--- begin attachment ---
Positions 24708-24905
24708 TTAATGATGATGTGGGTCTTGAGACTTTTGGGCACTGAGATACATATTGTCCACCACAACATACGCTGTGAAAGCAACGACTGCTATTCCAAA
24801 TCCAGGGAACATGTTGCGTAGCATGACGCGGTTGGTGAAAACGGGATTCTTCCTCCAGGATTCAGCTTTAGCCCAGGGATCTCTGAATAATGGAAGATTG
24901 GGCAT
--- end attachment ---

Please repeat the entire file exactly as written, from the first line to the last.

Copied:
Positions 24708-24905
24708 TTAATGATGATGTGGGTCTTGAGACTTTTGGGCACTGAGATACATATTGTCCACCACAACATACGCTGTGAAAGCAACGACTGCTATTCCAAA
24801 TCCAGGGAACATGTTGCGTAGCATGACGCGGTTGGTGAAAACGGGATTCTTCCTCCAGGATTCAGCTTTAGCCCAGGGATCTCTGAATAATGGAAGATTG
24901 GGCAT